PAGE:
The boy who had earned his halo sits, staring at the board, considering his opening sequence. The King’s Gambit was what Michael had called it, and though the boy had tried many opening sequences during his time with the Archangel, this was easily his favourite.
‘Ugh, you and that bloody Gambit. When oh when are you ever going to learn?’ Michael says, opening a space for his bishop. The boy leans forward to trace the potential threat along its diagonal route, careful to display a demeanour of quiet concern. As Michael glances up, the boy allows him to absorb the expression for only the smallest moment, before drawing down a mask of confidence. Michael narrows his eyes only slightly, testing the double bluff with his piercing gaze. The boy holds his features firm, yet works his memory with invisible fervour.
The boy had played this game a few times now, and would have to be very careful to appear surprised as the sequence of moves played out. For if he was to carry the game to the exact location of his previous mistake — committed precisely twenty-four games ago, three Gambits back (two of those he had used as smokescreens to hide what he had perceived in the particular game in question, whilst the other — seven games ago — had been his first (dismally failed) attempt at recreating the game) — he was certain he could conjure the requisite checkmate.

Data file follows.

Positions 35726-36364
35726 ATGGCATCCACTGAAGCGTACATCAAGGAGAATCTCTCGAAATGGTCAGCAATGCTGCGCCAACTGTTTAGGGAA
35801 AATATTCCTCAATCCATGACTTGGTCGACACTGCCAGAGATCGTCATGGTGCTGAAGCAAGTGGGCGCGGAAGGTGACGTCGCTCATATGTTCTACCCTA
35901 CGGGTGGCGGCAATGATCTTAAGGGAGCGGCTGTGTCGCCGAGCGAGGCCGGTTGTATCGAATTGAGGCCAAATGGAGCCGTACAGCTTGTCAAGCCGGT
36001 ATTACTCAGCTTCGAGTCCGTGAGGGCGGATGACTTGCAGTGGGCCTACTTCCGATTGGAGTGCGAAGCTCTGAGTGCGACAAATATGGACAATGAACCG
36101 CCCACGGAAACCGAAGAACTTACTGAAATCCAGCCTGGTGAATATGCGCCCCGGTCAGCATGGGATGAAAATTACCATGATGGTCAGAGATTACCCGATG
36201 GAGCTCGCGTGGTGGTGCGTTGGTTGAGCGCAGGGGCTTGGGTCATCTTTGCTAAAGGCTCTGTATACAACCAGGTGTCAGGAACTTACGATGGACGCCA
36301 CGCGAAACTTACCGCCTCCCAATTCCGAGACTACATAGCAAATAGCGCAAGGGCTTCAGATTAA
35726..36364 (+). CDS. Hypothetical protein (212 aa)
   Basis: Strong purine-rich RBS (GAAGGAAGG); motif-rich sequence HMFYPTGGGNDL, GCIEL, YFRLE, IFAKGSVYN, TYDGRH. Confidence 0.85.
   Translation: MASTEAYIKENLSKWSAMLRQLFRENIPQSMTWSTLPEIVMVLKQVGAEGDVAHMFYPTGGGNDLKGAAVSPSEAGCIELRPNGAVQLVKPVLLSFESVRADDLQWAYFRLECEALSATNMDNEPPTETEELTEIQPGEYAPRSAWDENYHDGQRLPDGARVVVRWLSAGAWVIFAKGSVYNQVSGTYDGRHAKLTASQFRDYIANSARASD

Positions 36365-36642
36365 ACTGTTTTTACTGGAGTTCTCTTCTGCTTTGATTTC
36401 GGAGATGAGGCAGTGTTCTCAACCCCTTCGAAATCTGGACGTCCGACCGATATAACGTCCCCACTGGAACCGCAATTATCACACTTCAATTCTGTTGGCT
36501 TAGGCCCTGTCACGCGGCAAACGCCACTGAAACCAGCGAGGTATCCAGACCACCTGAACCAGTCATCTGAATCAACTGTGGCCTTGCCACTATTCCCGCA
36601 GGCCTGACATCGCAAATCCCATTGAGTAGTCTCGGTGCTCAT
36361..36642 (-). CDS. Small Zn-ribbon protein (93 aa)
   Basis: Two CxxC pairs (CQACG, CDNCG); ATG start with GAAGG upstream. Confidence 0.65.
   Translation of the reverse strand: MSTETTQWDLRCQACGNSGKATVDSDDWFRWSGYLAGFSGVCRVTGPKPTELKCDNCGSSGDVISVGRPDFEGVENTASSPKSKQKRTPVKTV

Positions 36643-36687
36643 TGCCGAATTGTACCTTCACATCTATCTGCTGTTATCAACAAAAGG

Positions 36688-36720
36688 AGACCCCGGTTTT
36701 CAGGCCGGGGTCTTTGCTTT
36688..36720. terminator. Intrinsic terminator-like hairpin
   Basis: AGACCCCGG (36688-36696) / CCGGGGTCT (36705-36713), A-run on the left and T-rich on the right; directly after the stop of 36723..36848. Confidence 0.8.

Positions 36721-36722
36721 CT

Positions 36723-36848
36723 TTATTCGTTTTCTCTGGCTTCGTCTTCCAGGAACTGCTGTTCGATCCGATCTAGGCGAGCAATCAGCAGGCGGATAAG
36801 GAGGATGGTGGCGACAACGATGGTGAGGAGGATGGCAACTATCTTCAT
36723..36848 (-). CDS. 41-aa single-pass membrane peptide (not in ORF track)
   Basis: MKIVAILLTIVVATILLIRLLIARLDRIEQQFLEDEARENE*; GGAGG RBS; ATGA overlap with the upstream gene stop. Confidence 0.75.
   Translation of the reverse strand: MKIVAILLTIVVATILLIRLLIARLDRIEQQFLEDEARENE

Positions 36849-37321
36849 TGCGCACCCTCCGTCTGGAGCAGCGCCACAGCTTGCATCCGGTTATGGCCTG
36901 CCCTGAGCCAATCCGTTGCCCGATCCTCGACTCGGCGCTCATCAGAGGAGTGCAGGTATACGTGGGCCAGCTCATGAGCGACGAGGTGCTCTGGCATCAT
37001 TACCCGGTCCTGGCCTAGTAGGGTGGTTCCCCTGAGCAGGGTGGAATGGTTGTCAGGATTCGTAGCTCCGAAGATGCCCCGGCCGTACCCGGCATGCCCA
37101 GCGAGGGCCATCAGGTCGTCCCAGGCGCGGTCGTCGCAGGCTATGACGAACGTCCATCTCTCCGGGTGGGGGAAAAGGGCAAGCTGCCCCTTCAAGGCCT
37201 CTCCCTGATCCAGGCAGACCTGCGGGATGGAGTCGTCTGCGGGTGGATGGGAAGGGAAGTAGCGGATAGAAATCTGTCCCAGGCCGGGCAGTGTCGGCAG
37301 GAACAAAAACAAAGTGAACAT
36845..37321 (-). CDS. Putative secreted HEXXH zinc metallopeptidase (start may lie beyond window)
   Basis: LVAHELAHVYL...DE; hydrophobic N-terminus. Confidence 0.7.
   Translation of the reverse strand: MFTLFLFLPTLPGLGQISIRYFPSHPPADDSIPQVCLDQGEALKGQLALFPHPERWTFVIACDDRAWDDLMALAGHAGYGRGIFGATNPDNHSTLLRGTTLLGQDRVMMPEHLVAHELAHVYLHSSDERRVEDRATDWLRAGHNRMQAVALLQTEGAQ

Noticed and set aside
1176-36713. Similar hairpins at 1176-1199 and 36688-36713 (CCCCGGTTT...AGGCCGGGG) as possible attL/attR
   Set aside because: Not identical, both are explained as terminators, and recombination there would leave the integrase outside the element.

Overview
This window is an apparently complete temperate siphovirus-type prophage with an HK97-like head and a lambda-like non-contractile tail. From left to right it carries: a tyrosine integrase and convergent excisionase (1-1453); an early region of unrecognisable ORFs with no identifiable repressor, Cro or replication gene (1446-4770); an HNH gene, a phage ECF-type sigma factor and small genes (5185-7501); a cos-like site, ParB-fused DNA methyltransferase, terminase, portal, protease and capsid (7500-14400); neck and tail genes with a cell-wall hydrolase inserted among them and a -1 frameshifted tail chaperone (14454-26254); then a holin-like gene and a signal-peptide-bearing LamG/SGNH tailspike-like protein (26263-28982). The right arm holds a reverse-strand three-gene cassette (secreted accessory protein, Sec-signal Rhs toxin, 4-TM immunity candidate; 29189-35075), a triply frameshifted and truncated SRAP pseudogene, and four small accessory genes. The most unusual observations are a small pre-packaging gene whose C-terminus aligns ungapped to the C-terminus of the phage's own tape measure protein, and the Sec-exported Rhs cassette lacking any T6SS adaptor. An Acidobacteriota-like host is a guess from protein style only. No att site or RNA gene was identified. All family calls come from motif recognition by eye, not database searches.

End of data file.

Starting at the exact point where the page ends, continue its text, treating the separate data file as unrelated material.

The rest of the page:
Yet if Michael twigged even in the slightest…
The boy who had earned his halo suppresses this thought with a sharp hail of nothingness, nervous at the potential of this thought. As if by just lending such constructions his imagination, the idea might transcend its dimension and manifest itself here. One of the watchers leans over to whisper to his neighbour then, causing the boy to grind his teeth in mild annoyance. Michael notices the twitching cheek and turns over his shoulder in time to see the watchers lean back into place.
The boy can almost sense his smarmy smirk.
‘I know, right?’ Michael says to the watchers, but as usual, they offer no response. The boy straightens up then, shaking all consideration of the audience from his mind and taking a strict measured breath.
Memory is the key.
Memory and patience.
We have all the time in the world.